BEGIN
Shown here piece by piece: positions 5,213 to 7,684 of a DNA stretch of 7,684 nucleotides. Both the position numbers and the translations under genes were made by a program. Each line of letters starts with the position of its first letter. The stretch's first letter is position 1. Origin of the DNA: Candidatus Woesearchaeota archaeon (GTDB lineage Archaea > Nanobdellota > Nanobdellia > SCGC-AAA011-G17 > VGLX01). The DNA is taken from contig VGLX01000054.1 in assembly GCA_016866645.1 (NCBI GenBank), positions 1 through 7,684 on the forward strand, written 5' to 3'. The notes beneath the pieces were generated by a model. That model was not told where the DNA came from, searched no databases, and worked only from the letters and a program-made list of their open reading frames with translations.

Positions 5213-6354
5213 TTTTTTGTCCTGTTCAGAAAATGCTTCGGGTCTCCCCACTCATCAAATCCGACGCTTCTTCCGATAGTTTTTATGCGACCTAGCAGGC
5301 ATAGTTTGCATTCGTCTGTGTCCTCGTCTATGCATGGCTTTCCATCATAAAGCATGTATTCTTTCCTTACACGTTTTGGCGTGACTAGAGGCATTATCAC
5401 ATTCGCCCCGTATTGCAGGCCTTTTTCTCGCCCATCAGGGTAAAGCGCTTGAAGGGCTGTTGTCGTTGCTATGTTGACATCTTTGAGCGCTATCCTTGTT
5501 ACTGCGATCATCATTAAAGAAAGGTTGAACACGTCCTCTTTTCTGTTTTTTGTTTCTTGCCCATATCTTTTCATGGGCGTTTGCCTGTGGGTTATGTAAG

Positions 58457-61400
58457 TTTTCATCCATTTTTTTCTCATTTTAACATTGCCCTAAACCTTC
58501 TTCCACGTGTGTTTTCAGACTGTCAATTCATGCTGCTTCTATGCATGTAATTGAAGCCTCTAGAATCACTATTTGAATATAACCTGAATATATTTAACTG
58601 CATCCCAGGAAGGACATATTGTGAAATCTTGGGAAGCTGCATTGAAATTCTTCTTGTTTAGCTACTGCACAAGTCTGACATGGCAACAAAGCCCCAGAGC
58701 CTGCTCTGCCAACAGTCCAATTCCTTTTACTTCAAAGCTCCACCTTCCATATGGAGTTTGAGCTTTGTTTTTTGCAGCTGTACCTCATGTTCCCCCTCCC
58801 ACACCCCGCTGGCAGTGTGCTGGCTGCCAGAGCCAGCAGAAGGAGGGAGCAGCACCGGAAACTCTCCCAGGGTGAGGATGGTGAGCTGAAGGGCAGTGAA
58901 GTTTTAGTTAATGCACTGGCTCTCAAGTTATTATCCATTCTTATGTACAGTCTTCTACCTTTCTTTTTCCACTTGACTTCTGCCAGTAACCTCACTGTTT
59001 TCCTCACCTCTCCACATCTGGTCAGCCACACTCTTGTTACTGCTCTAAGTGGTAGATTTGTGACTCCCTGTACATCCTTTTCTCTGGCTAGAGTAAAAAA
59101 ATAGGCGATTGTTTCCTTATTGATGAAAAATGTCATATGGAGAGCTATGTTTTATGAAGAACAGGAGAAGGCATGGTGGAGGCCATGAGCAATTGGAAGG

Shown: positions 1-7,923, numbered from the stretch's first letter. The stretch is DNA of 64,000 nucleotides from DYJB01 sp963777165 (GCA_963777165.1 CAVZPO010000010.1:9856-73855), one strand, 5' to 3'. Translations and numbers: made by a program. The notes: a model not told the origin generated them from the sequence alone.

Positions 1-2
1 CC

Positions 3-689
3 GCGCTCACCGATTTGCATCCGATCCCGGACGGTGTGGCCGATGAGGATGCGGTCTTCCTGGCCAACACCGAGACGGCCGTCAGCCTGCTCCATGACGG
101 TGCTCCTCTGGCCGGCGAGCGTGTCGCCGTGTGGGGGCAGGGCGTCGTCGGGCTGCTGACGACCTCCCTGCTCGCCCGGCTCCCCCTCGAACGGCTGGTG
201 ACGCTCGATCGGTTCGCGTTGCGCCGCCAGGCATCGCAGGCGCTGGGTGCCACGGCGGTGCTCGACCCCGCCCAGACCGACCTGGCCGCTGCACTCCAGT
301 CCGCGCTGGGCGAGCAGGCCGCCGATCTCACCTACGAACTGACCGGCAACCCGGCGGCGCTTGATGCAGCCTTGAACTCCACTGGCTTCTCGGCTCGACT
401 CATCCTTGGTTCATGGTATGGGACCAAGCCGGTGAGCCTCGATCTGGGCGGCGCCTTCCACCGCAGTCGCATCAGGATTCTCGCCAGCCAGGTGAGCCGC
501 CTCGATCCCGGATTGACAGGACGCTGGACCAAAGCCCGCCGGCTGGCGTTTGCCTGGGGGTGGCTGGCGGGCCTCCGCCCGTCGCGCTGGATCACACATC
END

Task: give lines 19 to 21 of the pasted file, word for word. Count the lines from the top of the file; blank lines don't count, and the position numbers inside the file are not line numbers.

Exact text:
Positions 3-689
3 GCGCTCACCGATTTGCATCCGATCCCGGACGGTGTGGCCGATGAGGATGCGGTCTTCCTGGCCAACACCGAGACGGCCGTCAGCCTGCTCCATGACGG
101 TGCTCCTCTGGCCGGCGAGCGTGTCGCCGTGTGGGGGCAGGGCGTCGTCGGGCTGCTGACGACCTCCCTGCTCGCCCGGCTCCCCCTCGAACGGCTGGTG